Final day of Track competition puts USA on the Medal Podium

Final day of Track competition puts USA on the Medal Podium

Gwangju, South Korea – July 12, 2015 – The World University Games U.S. Track and Field Team went out shining on its fifth and final day of competition at Universiade 2015 Gwangju.  The competition as a whole was a great experience for the entire coaching staff and team; providing first time international competition for many of the athletes.  While the weather conditions weren’t always great, the team as whole posted several athletes to the final rounds of their respective races and posted some great marks.

“I feel really good. I am thrilled with the team.  The efforts were hard all week.  The team battled hard all week.  It was an exciting and nerve racking experience, every event I was glued to. You live and die with the events and especially today I was glued to every event” said coach Hoyt.

The final day of competition though was definitely highlighted by the first win and GOLD of the evening going to Shaquille Walker in the men’s 800m.  Hovering around the 3rd and 4th position going into the final lap of the race, and with about 75 meters to go, Walker made a burst for the finish line to come in first leaving the rest of the field no where near him.  He finished in a time of 1:49.05

“I was focused, I tried to run as smart as I could and stay right behind the leader and let him block a little bit of the wind, and those days when you know you have a little something extra in your leg; it’s no better feeling in the world.  I knew those guys were strong up front, to kick with them in this weather, it feels good.”

Also with a great performance in the 800m was Nick Hartle who finished 5th overall with a time of 1:50.73

In other mid-distance action on the track were the two 1500m stars and tag team of Angela Piccirillo and Stephanie Schappert.  While it seemed at first that Piccirillo was the one going to make a move for the front of the back, it ended up being Schappert who moved from the middle of the group and put herself into what should have been a comfortable third-place finish, in the last bit though she was out leaned by 0.04 seconds and took 4th overall with a time of 4:19.83.  Piccirillo finished 7th overall with a time of 4:23.40

In field action today were Zibby Boyer and Lexy Walker in the women’s high jump.  The two ladies were facing heavy gusts of winds and rain that was coming down from all angels but were able to battle through.  Walker finished with a mark of 1.75m and 16th overall while Boyer finished with a mark of 1.80m to take silver.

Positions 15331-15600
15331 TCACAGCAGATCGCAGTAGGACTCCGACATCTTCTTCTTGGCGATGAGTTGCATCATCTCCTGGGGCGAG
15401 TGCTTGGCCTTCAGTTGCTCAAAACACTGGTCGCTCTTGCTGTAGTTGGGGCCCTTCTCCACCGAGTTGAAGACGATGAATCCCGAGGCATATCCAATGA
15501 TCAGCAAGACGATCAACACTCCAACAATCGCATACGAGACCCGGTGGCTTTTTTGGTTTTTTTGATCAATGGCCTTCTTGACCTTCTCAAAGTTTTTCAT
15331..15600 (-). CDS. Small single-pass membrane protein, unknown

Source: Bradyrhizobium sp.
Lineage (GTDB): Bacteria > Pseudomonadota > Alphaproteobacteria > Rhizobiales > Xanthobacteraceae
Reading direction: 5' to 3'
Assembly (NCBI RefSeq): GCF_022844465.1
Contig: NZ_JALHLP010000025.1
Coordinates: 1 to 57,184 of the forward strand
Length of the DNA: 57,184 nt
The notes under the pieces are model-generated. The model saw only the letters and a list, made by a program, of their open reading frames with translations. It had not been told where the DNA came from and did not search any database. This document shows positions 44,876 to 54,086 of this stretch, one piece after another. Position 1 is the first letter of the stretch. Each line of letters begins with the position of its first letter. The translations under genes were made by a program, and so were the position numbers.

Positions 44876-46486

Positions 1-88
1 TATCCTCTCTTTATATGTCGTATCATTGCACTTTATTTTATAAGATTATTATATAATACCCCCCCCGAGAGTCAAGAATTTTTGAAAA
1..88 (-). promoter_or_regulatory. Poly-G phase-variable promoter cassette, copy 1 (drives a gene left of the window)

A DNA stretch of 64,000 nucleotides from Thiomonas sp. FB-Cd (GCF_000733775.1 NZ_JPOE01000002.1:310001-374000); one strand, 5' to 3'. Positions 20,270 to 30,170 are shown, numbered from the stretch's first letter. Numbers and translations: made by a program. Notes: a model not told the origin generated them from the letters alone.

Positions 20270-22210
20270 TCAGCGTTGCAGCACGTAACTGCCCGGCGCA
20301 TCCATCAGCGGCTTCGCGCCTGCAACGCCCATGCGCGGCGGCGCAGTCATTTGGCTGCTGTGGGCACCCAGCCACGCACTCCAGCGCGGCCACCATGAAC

“The weather was ridiculous today and just had to go into with and attitude that we were all in the same boat and that it was a joke. Talking like that with the girls was really cool and made it easy to stay calm throughout the competition.  This was a great way to close out my career.”

Rounding out the track events were the relay events.  The women’s 4x100m team took Silver with a time of 44.95.  The team consisted of Ana Holland, Kylie Price, Jade Barber, and Nataliyah Friar.  Holland made up some great ground on the first curve since the team was placed in lane 3 and while the hand off between Barber and Friar wasn’t the smoothest, they were able to hold onto the stick and keep their ground to make it onto the podium.

The women’s 4x400m relay finished of A’keyla Mitchell, Maddie Kopp, Kimberly Mackay, and Alissa Martinez finished in 3:37.40 to take the bronze medal while the mens team had an outstanding performance and time of 3:06.56 to finish in what we all thought was silver, but was the team was supposed to podium their race was under protest.  After official review, an international ruling, that is not upheld in the US under normal NCAA rules was called against the team for “pushing-off” and the team was disqualified.

This was an unfortunate calling for the men’s relays teams but ultimately still a great day for the U.S. team here in Gwangju.

“We put them (the men’s team) in a really good position, they did exactly what we asked them to do.”  Now regarding the protest “It’s a learning experience, but it’s an unfortunate set of circumstances where the South African team stepped out of the exchange zone disqualifying themselves and it was an automatic reaction to step up, no fault to themselves.”-Coach Dalton

Regarding the women’s victories, “On both relays, everyone did exactly what we needed them to do.  The podium was our aim and we obtained that.”

There was some great competition the last five days that was left all out on the track.  For the U.S. team, while the result wasn’t always quite what was hoped for, it was still a successful meet.  Until the next games, congrats to all the winners and competitors!